Say we like to share an onion site on the clearnet. It’s address is a1b2c3d4e5f6.onion and you are on a linux server.

First install nginx and tor.

apt install -y nginx tor
systemctl start tor

lets change the nginx config:

echo 'server {
    listen 80 default_server;
    listen [::]:80 default_server;
    root /var/www/html;
    server_name _;
    location / {
        proxy_set_header Host "a1b2c3d4e5f6.onion";
        proxy_set_header Accept-Encoding "";
        proxy_set_header Via "$host";
        subs_filter 'a1b2c3d4e5f6.onion' "$host";
}' > /etc/nginx/sites-enabled/default

and extend the tor config …

echo 'DNSPort 53
AutomapHostsOnResolve 1' >> /etc/torrc

change the dns servert to localhost:

echo 'nameserver' > /etc/resolv.conf

Then create a script caled /opt/

onion="a1b2c3d4e5f6.onion:80" tcp4-LISTEN:8283,reuseaddr,fork,keepalive,bind= SOCKS4A:"$onion",socksport=9050 &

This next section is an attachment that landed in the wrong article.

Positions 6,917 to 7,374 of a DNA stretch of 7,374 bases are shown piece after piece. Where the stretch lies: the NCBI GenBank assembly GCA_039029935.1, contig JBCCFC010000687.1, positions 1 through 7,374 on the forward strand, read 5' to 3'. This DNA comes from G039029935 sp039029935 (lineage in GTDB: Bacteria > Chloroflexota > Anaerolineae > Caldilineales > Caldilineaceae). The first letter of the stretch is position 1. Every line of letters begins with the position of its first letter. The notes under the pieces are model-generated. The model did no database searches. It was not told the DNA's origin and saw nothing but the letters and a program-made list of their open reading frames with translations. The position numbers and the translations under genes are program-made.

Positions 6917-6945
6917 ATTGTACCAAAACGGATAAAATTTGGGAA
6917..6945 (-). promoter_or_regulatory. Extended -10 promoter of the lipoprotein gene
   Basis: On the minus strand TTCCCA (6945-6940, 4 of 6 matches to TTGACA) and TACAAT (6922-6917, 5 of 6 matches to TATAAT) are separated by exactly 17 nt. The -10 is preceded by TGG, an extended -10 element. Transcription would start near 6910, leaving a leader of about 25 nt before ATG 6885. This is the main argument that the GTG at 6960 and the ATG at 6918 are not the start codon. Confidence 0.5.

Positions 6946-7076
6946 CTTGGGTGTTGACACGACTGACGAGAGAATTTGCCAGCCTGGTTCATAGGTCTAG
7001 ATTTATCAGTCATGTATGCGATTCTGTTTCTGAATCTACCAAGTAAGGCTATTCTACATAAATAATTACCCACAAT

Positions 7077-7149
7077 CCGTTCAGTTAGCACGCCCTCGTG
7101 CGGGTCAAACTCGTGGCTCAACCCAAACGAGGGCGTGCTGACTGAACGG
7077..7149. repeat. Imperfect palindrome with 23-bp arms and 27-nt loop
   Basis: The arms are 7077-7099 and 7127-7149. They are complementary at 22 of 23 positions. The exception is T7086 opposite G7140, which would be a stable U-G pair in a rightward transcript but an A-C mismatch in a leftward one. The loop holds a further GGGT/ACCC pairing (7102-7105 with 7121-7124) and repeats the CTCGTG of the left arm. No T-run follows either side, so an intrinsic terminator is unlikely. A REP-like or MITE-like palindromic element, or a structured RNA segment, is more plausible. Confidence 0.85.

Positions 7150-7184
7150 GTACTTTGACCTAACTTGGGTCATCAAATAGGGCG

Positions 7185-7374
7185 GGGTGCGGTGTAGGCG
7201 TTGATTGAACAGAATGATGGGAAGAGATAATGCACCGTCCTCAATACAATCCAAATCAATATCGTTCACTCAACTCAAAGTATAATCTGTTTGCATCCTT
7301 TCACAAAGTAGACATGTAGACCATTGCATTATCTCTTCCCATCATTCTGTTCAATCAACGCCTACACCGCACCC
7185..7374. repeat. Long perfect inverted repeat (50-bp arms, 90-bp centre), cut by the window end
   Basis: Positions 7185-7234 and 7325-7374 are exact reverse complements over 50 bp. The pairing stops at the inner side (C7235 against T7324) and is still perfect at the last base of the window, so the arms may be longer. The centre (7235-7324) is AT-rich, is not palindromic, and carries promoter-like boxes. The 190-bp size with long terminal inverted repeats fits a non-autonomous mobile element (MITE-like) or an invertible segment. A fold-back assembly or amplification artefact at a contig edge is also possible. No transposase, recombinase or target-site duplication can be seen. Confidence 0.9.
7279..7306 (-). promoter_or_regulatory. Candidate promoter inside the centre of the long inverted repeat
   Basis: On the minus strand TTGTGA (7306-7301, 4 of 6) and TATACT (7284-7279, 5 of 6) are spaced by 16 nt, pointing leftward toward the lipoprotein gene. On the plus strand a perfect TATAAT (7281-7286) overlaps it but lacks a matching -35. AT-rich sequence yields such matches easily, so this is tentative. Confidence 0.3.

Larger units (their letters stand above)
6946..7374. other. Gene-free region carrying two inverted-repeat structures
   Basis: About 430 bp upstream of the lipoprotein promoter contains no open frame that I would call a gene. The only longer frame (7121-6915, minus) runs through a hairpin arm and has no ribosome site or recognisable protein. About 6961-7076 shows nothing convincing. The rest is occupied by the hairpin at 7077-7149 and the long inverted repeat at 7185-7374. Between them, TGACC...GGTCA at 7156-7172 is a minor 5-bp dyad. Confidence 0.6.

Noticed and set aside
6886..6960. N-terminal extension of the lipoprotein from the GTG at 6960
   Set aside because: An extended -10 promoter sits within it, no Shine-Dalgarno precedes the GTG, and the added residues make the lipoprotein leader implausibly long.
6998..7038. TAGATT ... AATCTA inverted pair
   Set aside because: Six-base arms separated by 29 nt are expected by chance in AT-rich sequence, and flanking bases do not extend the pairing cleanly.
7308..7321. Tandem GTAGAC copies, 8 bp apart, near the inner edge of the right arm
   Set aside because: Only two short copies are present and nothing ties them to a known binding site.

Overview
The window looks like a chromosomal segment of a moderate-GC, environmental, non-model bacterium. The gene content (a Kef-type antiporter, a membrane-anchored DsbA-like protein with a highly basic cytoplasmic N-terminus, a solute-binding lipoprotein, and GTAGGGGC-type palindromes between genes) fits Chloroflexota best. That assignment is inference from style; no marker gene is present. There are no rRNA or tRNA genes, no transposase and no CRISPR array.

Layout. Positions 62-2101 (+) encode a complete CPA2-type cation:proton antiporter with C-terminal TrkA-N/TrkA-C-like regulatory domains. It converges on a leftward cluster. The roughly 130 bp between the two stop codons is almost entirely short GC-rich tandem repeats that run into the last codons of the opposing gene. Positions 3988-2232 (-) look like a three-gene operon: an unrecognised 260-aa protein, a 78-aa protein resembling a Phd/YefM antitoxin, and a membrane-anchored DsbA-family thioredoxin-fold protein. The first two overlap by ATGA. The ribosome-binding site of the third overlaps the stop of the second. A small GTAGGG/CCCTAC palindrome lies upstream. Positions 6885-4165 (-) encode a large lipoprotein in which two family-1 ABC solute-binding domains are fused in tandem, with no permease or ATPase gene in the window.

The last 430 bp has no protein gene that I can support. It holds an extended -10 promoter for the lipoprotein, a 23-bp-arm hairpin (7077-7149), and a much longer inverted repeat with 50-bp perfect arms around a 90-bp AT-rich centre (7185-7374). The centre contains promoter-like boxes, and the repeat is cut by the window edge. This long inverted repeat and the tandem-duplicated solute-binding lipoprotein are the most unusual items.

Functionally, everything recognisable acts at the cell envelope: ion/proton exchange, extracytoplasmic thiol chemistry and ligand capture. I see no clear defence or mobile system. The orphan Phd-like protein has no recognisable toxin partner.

add this script to the startup by add an line with crontab -e:

@reboot /opt/

now start it all:

systemctl restart tor
systemctl restart nginx

now you shoud have the hidden service on your 80 port visible for everyone. of course you can extend the nginx config to ask for a login before:


auth_basic "Restricted Content";
auth_basic_user_file /etc/nginx/.htpasswd;

to the location / {...} block

and enerate the password file:
echo -n 'user:' >> /etc/nginx/.htpasswd
openssl passwd -apr1 >> /etc/nginx/.htpasswd

systemctl restart ngin

These are just ideas why I’m not responsible if someone has questionable content now available on the net. :D